“Salespeople are great people!"
Be honest, did you just read that and cringe?
If yes, you've probably had at least one encounter with a pushy sales rep that makes you immediately wish you had a fly swatter. Heck, I just had to buy furniture for my house, and I felt like I was the chum on an episode of Shark Week.
If not, that's a relief. It’s great to hear that you've had a chance to meet with somebody that came off as helpful and cared about your needs.
So why is there such a disconnect? And why can't all salespeople offer the same level of customer service?
To me, the answer is authenticity. Doesn't it feel nice when a sales rep seems "real" and they aren't trying to manipulate you? A sales rep that stays true to their personality and comes off more as a consultant than an evil villain - that's the dream. And it's possible for all of us.
Throughout my sales (or even golf) career, it's amazing to see how many different strategies are taught as "the best way."
"Define the gap," "focus on establishing the relationship," "tell them what they need to be buying," etc. The more strategies you read, the more they contradict each other, so it can be very easy for a sales rep to get confused and lost in their thoughts. Over time these contradictions pile up to create the sales robots you meet on the streets today.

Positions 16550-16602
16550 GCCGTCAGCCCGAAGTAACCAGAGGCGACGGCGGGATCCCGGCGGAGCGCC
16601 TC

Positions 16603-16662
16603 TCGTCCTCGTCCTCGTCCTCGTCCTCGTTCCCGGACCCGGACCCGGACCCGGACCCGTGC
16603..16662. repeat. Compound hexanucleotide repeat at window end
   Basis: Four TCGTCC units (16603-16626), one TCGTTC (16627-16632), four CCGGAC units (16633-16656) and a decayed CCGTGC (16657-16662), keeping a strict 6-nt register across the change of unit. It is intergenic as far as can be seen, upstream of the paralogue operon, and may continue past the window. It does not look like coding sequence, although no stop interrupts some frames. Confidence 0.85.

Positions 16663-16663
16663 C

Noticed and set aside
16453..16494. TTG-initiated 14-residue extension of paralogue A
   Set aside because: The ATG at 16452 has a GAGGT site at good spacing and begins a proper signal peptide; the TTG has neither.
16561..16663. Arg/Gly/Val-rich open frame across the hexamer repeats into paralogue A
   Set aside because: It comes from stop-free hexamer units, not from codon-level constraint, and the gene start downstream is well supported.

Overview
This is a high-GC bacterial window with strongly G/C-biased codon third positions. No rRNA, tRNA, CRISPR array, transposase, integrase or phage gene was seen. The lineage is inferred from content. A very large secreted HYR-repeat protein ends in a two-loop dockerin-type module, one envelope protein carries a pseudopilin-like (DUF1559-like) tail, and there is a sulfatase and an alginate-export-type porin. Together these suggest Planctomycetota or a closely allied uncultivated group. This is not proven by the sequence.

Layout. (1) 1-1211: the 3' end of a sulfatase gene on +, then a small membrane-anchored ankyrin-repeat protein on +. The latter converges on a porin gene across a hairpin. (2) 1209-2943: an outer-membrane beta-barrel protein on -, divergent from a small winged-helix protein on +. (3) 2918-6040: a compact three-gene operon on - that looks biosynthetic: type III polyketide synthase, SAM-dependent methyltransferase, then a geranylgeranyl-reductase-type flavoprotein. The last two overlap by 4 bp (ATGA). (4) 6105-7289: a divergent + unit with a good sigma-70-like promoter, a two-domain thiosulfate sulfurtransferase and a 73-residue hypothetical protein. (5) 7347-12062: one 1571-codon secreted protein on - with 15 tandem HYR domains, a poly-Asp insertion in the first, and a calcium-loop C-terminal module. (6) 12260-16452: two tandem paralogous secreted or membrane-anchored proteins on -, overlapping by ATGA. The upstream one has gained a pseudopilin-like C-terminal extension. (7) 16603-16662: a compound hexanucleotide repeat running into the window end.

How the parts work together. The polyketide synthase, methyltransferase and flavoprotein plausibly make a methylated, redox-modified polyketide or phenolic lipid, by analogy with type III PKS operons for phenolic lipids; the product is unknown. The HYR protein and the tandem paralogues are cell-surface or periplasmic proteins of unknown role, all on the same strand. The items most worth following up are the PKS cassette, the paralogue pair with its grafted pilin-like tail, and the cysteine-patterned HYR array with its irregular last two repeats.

Here's the truth, there is no perfect strategy. There is a perfect way for YOU to speak with prospects though...and that’s to just be authentic.
When we first started selling into the craft beverage industry I was intimidated. The people I met with were always incredible, but I felt like I was going to look like a phony if I wasn't going to properly use brewing words like "wort" on every sales call. This made me second guess if I was ready, and it showed in my confidence during some sales calls.
I re-watched my earliest call recordings and thought back to some advice an old sales manager once gave to me - K.I.S.S. "Keep it simple stupid."
I've never been somebody that wanted to learn about a new topic with big words. And I've found that the majority of prospects prefer to hear your elevator pitch as simplified as possible. Even Albert Einstein said, "If you can't explain it to a six-year-old, you don't understand it yourself.” So once I stopped focusing on the right words to use instead of the overall message to deliver, we found some incredible customers and are now busier than ever.
Don’t get me wrong, learning the terminology is important to become a true consultant in the business you are serving. But if it isn’t natural for you to deliver the value of your product by using that terminology in your pitch, it will not come off as authentic and then you'll be fighting an uphill battle after call #1.
In the end, we're all humans and can have more quality conversations with one another.
If you ever want to chat with me, I welcome the opportunity to skip the fancy talk to get to know the real you.
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